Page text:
Synchronous Replication – immudb version 1.4 released

Release notes

We’re pleased to introduce version 1.4 of immudb, which comes with two major features: FIPS-Compliant Builds and Synchronous Replication. And, of course, we’ve fixed bugs and made other improvements.

You can find the new release here for all major platforms:

Regarding SDKs, please make sure to check the compatibility list:

FIPS-Compliant Builds

Starting with v1.4.0, immudb can be compiled using the go-boringcrypto fork of the Go compiler, which uses the FIPS 140-2 compliant boringssl library. We now also officially provide FIPS-compliant binaries and Docker images.

What is it? The FIPS 140-2 standard prescribes the design and security requirements for cryptographic modules that may be approved for use by the United States government. FIPS-140 is a collection of computer security standards set by the National Institute of Standards and Technology (NIST) for the United States government. FIPS 140–2 defines the critical security parameters vendors must use for encryption implementations sold to the U.S government.

Detailed information about FIPS-compliant immudb build can be found in immudb’s source code repository.

Synchronous Replication

Synchronous replication improves the reliability of data replicated across the immudb nodes in a cluster. When an immudb cluster uses synchronous replication, the primary node waits for sufficient transaction confirmations from replicas before it considers the transaction fully committed and durably stored by multiple nodes. This feature increases data durability by allowing any single node in an immudb cluster—including the primary node—to be lost without causing the database state tracked by the nodes and clients to diverge.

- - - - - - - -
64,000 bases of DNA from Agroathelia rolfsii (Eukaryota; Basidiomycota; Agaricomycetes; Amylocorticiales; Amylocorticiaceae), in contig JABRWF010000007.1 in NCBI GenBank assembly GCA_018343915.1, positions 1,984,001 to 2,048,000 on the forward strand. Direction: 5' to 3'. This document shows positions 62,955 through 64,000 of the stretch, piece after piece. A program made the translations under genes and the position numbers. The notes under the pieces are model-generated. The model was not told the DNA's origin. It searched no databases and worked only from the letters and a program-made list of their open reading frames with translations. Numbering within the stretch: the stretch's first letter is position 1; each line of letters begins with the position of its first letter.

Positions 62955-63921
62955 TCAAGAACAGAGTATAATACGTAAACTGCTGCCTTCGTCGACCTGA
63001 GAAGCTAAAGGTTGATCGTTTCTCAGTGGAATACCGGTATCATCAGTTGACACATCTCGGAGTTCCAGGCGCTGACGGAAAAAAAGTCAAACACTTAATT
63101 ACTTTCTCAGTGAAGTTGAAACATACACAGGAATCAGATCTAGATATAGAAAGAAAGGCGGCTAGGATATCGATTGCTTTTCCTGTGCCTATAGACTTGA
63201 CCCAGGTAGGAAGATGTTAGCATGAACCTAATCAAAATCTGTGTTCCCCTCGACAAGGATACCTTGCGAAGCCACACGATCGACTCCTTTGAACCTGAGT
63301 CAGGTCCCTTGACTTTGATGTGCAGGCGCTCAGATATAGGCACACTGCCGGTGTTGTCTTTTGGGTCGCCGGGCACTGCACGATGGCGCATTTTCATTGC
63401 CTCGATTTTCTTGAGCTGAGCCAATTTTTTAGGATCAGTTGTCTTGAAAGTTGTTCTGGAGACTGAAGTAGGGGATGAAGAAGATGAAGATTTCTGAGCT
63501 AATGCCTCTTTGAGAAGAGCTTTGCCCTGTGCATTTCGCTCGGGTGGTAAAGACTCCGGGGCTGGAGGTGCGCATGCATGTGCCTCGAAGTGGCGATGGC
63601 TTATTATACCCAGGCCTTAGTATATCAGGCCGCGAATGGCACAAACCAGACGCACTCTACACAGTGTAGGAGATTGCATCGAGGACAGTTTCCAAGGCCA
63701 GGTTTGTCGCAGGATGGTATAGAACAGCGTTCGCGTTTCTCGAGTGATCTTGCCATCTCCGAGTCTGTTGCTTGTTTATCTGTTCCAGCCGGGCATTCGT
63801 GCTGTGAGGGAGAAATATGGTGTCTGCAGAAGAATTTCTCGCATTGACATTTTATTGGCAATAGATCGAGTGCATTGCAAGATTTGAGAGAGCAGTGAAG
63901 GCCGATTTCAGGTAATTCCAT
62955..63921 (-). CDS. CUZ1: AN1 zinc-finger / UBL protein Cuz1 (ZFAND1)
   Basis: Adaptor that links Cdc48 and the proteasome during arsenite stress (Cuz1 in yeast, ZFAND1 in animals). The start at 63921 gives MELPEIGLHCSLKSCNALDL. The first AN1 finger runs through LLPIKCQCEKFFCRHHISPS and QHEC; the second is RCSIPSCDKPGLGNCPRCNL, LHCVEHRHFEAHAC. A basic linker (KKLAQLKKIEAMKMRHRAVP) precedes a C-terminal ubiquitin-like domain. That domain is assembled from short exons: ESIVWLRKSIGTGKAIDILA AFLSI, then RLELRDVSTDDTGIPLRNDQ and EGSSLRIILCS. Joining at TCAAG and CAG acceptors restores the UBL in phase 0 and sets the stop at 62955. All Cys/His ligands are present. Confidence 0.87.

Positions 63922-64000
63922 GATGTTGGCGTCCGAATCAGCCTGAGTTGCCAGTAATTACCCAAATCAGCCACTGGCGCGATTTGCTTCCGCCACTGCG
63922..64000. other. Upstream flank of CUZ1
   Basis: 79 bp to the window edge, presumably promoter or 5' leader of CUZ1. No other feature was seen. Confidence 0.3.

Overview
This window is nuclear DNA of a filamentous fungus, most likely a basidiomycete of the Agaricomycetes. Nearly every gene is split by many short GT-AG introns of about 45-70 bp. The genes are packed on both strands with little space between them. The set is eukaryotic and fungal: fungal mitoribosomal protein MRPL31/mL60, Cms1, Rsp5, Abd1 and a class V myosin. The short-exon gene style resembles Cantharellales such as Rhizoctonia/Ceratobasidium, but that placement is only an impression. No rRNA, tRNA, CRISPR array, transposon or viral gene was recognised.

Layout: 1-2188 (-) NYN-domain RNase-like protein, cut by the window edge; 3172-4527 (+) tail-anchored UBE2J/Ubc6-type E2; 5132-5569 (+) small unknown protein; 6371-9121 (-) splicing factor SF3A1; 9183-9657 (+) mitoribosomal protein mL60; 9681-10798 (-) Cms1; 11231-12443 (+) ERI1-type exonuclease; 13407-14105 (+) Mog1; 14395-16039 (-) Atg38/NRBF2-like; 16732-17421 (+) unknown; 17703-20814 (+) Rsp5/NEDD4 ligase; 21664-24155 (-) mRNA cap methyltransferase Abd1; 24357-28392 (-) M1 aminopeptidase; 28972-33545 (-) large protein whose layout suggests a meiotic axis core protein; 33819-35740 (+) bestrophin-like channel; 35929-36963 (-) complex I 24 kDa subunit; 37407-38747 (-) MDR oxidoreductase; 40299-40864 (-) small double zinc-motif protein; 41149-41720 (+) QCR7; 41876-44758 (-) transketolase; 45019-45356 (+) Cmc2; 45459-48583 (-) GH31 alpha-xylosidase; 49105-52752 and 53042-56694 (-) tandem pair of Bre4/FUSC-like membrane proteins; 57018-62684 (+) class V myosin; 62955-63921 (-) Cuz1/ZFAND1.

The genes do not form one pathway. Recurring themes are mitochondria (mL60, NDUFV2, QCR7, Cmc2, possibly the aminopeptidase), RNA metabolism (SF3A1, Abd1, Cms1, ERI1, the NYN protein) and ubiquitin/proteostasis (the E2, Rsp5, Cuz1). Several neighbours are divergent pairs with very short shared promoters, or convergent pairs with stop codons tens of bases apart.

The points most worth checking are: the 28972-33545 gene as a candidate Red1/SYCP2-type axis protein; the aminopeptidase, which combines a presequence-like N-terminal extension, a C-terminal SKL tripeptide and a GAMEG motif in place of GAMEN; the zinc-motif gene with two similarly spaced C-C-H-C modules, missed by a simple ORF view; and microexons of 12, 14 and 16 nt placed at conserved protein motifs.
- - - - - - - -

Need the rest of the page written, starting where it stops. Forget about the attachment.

Prior to version 1.4, immudb only supports asynchronous replication. When a cluster is configured to use asynchronous replication, replica nodes can lag behind the primary node, and any given transaction committed on the primary node isn’t guaranteed to be replicated to other nodes within a reasonable time period. Thus, transactions committed to a primary node that has not been replicated can be lost if the primary node is irrecoverably lost. When this occurs, the state of the surviving nodes may diverge from the state computed by the immudb client, because the new primary node elected from the remaining replicas could be missing the most recent commits tracked by the clients.

To get more information about synchronous replication please refer to the documentation on

Replication performance

Due to additional synchronization between nodes, commit throughput with synchronous replication will naturally be slower compared to a single-node cluster. The performance difference will depend on various factors such as the speed of disks, network latency, and the number of followers.

In this release we also worked on improvements to the replication mechanism itself, achieving 17 to 20 times larger TX/s replication throughput than what was available in the 1.3.2 release.

SDK Updates

This release also comes with significant updates to immudb SDKs. We’ve brought brand new .Net SDK; added inline documentation to Go SDK; added inline documentation and increased functionality of Python SDK and Java SDK; and made significant updates to the node.js SDK 1.

You can find the full change log and the release download here:

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Use Case - Tamper-resistant Clinical Trials